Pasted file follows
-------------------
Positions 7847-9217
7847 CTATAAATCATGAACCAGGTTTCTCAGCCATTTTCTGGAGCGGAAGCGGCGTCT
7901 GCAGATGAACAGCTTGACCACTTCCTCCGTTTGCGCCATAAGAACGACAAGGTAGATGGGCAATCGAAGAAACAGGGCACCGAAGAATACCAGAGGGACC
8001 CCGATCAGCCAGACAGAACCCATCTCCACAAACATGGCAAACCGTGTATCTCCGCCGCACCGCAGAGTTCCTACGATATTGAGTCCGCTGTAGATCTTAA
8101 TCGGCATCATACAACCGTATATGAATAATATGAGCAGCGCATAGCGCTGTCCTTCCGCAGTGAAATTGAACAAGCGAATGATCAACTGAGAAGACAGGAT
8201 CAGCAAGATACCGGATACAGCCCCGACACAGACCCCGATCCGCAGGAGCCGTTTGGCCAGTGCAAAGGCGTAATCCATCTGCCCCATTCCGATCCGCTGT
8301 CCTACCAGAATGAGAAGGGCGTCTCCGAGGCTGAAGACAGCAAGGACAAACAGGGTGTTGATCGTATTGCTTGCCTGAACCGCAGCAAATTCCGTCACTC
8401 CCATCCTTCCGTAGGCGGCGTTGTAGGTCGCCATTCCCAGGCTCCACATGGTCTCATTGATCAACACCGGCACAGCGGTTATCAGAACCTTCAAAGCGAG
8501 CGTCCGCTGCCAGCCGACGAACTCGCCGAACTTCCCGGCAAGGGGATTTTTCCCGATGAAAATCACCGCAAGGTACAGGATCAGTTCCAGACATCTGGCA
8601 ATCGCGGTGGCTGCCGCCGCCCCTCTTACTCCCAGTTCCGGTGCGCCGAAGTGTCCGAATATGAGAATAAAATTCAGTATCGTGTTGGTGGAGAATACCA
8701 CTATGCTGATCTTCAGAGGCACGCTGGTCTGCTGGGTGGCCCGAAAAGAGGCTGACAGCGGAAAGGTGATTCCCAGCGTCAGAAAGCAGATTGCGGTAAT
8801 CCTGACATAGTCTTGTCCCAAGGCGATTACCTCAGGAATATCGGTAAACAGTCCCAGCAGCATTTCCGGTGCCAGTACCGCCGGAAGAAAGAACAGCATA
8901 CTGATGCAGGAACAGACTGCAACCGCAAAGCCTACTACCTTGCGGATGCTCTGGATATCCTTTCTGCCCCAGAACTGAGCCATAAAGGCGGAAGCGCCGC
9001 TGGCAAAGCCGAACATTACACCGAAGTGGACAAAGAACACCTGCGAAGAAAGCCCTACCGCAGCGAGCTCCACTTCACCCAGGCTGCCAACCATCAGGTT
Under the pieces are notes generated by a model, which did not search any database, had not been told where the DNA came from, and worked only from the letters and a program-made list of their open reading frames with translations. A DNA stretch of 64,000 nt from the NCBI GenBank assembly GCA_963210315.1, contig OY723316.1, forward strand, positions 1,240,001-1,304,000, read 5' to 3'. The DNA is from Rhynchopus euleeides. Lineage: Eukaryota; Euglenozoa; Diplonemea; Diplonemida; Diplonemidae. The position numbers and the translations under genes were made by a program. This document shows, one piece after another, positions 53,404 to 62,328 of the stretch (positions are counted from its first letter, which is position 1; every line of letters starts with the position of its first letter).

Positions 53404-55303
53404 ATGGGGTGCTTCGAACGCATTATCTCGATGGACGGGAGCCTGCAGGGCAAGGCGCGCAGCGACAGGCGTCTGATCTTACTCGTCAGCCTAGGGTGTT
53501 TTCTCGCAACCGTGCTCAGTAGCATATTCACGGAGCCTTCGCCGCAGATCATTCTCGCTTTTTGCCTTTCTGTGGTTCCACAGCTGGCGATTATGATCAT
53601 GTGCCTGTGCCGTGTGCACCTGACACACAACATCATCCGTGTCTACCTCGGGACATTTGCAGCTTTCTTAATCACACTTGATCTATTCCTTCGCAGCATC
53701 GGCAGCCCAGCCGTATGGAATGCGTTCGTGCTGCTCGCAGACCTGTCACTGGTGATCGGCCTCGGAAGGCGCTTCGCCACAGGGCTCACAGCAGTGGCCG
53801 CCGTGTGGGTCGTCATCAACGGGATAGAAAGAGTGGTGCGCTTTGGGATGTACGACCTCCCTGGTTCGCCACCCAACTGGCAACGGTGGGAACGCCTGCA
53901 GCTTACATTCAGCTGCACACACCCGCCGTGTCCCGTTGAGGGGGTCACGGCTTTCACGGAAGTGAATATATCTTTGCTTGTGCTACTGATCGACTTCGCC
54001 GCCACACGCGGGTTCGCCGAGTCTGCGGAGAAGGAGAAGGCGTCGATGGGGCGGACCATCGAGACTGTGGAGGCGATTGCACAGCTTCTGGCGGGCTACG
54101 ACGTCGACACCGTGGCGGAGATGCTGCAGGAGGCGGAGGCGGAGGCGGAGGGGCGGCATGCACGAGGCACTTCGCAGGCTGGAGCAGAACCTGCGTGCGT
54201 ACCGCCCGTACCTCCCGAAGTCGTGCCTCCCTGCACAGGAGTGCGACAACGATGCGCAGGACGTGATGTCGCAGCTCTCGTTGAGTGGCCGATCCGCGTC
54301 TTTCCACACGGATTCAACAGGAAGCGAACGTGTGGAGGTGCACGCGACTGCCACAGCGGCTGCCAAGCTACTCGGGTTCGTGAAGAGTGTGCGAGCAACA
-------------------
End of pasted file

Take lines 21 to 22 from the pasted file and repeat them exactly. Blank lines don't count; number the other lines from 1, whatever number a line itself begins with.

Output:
53801 CCGTGTGGGTCGTCATCAACGGGATAGAAAGAGTGGTGCGCTTTGGGATGTACGACCTCCCTGGTTCGCCACCCAACTGGCAACGGTGGGAACGCCTGCA
53901 GCTTACATTCAGCTGCACACACCCGCCGTGTCCCGTTGAGGGGGTCACGGCTTTCACGGAAGTGAATATATCTTTGCTTGTGCTACTGATCGACTTCGCC